Is Frodsham beginning to look like a Third World country?

FRODSHAM has been labelled a “grot spot” that is beginning to look like a Third World country.
Litter is not being picked up, fly-tipping is taking place and trees are being allowed to become overgrown.
And the blame lies with Cheshire West and Chester Council (CWAC) according to members of Frodsham Town Council.
Cllr Mallie Poulton said: “We used to win awards in the Community Pride competition. Now we get slated. The judges called us a grot spot.”
Target for the complaints was Cllr Karen Shore, CWAC’s lead member for environment, who was attending a meeting of the Town Council.
Chairman Cllr Judith Critchley welcome Cllr Shore to the meeting but then told her: “We all have our little niggles about the way Frodsham is looking at present.”
She referred to CWAC’s decision to close the Frodsham recycling centre two days a week. People who brought waste to the centre and found it closed would be unlikely to take it back home and this led to fly tipping.
Cllr Poulton said ponds at the Saltworks fields had become overgrown and could not be seen. A dog had run into one and drowned. It would only be a matter of time before a child was killed in one.
He had seen litter left in the street for three weeks because the CWAC litter-pickers only emptied bins – they did not bother picking up litter.
The Mayor, Cllr Alan Oulton, said road side trees had been allowed to become overgrown. Cars had been scratched and delivery trucks had hit branches.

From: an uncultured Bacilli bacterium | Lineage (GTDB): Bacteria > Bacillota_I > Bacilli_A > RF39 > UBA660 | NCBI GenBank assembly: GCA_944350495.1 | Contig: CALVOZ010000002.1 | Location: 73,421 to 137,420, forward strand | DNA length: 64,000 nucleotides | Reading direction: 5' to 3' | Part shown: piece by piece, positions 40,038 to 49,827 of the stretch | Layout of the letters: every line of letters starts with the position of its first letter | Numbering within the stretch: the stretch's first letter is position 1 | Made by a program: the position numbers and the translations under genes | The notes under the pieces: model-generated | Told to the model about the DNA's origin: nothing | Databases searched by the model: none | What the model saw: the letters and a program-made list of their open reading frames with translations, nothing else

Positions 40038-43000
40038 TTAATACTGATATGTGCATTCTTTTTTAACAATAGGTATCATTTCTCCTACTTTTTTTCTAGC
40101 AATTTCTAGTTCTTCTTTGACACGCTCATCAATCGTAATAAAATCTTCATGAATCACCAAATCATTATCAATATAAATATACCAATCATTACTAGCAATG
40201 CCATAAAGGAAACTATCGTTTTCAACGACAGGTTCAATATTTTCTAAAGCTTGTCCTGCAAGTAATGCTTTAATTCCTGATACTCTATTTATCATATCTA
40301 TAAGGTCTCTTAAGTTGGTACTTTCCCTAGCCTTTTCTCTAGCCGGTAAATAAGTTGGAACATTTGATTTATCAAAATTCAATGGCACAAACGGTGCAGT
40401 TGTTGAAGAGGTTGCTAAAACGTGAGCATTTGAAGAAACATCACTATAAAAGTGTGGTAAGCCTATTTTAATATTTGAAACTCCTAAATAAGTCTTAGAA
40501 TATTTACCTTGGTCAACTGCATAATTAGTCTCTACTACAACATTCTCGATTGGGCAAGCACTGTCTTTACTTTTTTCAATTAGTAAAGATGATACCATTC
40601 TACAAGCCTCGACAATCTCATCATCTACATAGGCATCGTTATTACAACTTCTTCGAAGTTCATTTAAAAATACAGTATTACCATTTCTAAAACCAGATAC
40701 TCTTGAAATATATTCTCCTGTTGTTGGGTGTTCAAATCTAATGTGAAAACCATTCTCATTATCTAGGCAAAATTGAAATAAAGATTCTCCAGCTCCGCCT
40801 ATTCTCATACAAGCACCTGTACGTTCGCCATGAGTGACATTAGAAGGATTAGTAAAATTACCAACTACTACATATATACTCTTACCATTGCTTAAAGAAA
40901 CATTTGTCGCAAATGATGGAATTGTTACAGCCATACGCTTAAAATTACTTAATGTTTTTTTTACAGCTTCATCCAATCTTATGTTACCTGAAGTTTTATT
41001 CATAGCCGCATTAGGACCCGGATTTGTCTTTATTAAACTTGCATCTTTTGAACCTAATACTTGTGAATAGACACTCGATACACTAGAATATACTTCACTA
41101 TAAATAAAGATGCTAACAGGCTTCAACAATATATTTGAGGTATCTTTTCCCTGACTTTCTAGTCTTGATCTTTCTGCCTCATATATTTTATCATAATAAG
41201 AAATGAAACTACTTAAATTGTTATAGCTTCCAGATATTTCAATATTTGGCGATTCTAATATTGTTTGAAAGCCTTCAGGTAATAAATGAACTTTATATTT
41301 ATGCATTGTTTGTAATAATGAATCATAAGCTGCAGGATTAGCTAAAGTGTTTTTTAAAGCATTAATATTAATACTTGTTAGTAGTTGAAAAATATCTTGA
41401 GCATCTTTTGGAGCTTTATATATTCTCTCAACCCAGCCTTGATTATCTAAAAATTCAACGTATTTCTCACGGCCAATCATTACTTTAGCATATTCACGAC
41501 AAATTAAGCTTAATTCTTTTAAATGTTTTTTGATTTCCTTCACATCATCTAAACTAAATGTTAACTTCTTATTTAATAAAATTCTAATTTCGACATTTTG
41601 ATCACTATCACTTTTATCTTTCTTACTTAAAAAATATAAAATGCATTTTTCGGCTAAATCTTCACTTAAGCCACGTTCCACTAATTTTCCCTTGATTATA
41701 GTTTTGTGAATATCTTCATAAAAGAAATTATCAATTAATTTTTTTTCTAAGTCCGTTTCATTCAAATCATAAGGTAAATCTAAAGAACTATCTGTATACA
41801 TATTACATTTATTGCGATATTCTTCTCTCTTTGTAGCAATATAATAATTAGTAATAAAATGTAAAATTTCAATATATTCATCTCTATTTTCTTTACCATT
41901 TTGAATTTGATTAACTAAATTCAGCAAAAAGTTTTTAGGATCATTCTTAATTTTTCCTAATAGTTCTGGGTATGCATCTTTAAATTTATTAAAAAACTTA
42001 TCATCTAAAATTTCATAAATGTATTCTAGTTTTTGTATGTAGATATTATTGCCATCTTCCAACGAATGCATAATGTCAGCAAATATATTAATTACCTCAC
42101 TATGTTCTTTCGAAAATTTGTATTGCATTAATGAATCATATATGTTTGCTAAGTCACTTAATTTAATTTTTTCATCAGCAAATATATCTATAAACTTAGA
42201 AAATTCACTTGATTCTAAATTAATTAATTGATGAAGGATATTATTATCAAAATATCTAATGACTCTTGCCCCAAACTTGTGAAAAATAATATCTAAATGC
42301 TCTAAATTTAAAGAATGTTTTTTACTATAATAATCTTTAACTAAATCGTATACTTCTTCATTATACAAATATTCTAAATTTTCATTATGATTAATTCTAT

“Road side trees need to be managed,” he said. “Frodsham is beginning to look like a Third World Country.”
He said a CWAC officer had suggested residents could cut back trees themselves But residents paid their council tax – they should not be expected to climb trees and cut them back themselves.
Cllr Oulton was also concerned about CWAC proposals to introduce fees for parking in Frodsham. He predicted that if people had to pay to park in Main Street, nearby residential roads would become “linear car parks.”
Cllr Shore, who admitted she had come unprepared to deal with some of the issues raised, blamed funding cuts imposed by the government for many of the problems.
She said reducing opening hours at recycling centres was preferable to closing them altogether but denied there had been any significant increase in fly-tipping. There was a problem with trade waste being taken to recycling centre when it shouldn’t be, but the council was seeking to control this
Cllr Shore said she had been unaware of the issues at the Saltworks fields but promised to visit the area to see the situation for herself.
She said CWAC had new people working in areas they were not familiar with and new machinery that staff were being trained on. But she would look into all the complaints raised.

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